Misleading. The Brown Act does not compel closed sessions. It permits them but requires notice to the public before and afterward as to what if anything was decided.
Consulted only at that late stage, California citizens understandably respond by opposing their local politicians uncompromisingly. In this way, the Brown Act encourages the worst sort of NIMBYism.
Many ideas have been raised for changes in the law. But the act has created a regime so antithetical to the goal of public participation that it might be better to scrap it and start over – by providing local governments with flexibility as long as they pursue policies that enhance public participation in decisions. The National Civic League has a model participation ordinance that would fit the bill.
False. Nothing in that model ordinance conflicts with the Brown Act. In fact the Brown Act expressly allows entire local government bodies to attend “a conference or similar gathering open to the public that involves a discussion of issues of general interest to the public or to public agencies of the type represented by the legislative body, provided that a majority of the members do not discuss among themselves, other than as part of the scheduled program, business of a specified nature that is within the subject matter jurisdiction of the local agency.” In other words, if the body attends as a scheduled public participant in such a community discussion, its members are free to discuss program topics “of a specified nature” with one another as well as with other participants.
Who could oppose such sensible changes? Answer: Civic and media organizations are suspicious that reform would limit access; they claim local officials are being overly cautious in limiting conversations because of fear of Brown Act violations. But the caution is well-advised, given how easy it is to sue for violations of the act, and thus block important projects.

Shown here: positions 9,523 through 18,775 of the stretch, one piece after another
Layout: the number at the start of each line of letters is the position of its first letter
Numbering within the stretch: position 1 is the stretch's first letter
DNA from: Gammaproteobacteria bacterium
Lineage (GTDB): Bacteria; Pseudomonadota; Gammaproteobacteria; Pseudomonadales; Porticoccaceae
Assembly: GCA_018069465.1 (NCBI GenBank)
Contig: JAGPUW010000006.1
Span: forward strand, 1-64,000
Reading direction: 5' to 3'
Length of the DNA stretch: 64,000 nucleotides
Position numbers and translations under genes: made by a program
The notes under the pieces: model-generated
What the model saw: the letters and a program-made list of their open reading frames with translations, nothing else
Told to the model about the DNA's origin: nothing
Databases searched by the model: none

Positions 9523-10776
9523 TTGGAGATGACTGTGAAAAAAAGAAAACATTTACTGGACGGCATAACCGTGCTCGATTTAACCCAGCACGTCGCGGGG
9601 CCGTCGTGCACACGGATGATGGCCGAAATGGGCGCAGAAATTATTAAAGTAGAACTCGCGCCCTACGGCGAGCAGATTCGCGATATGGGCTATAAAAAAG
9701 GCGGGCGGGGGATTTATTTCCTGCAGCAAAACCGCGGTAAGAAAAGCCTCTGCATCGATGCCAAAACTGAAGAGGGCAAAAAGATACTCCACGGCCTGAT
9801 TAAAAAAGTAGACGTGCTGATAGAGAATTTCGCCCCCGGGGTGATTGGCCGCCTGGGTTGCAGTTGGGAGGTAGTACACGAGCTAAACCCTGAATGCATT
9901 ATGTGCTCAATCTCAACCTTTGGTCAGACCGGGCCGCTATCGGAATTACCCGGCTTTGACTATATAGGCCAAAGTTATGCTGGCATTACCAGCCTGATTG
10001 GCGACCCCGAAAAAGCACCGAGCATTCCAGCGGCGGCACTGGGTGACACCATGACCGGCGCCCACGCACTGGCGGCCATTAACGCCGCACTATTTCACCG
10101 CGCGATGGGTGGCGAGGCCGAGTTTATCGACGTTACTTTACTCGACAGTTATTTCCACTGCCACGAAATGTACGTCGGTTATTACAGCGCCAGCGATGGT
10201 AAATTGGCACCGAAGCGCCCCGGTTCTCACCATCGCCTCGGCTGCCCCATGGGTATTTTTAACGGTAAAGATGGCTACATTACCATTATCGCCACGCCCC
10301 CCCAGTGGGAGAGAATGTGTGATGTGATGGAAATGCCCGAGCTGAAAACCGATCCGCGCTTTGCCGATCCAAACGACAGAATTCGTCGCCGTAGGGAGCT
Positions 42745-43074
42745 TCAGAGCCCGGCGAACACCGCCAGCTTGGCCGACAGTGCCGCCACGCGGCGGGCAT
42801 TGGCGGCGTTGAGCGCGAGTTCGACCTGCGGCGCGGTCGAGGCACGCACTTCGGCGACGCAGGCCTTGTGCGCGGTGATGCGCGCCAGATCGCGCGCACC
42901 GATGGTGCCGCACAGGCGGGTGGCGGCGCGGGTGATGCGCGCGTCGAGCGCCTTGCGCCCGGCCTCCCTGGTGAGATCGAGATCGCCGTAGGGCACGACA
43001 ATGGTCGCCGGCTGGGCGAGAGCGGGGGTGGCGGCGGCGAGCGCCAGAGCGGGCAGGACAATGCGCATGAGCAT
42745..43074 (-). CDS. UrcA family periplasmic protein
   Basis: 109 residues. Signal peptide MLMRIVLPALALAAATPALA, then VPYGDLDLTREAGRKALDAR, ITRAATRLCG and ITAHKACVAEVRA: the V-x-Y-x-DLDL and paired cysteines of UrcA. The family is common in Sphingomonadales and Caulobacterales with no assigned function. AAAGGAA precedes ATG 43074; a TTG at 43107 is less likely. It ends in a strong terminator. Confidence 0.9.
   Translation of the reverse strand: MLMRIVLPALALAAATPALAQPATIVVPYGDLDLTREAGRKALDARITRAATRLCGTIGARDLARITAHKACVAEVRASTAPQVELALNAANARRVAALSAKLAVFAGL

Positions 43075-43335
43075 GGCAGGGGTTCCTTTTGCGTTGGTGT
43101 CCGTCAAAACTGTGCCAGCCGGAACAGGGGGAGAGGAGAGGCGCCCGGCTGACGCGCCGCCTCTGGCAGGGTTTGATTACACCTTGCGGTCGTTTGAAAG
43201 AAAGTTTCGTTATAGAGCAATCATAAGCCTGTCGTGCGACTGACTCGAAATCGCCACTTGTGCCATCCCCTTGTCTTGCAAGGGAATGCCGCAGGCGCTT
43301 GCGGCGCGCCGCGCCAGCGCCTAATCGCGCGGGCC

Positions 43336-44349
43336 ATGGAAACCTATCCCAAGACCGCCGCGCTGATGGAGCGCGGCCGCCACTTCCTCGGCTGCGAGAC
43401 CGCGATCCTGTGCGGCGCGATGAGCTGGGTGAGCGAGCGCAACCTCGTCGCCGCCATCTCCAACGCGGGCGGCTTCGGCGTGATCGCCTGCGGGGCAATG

False. It’s anything but “easy” to sue and next to impossible to “block important projects” using the Brown Act.
In the meantime, the everyday reality of California public meetings grows ever more absurd. At my local school board, our city’s mayor recently asked questions about the management of a newly approved school bond, the largest in our small district’s history. But the board members wouldn’t answer her. Instead, they cut her off after just three minutes, the limit on public comment. The school superintendent said that any exchange could be a violation of the Brown Act.
The superintendent was wrong. The board could have directed staff immediately to answer any factual questions and/or placed the mayor’s issues on the next meeting agenda to allow free interaction between her and the board, and in any event could have waived its own three-minute rule to accommodate the scope of the mayor’s questions.
Any law that won’t let a mayor and a school board talk freely about their city’s most important construction project isn’t worth keeping. Until our local governments move past the Brown Act, Californians won’t be able to have the conversations that local democracy requires.
In summary, it’s not the Brown Act that is the problem but the ignorance or distortion of the Act by officials who view it as a threat or nuisance to them rather than a protection of the public. And as for “conversations that local democracy requires,” nothing in the Brown Act prevents the development and implementation of a complementary public participation ordinance.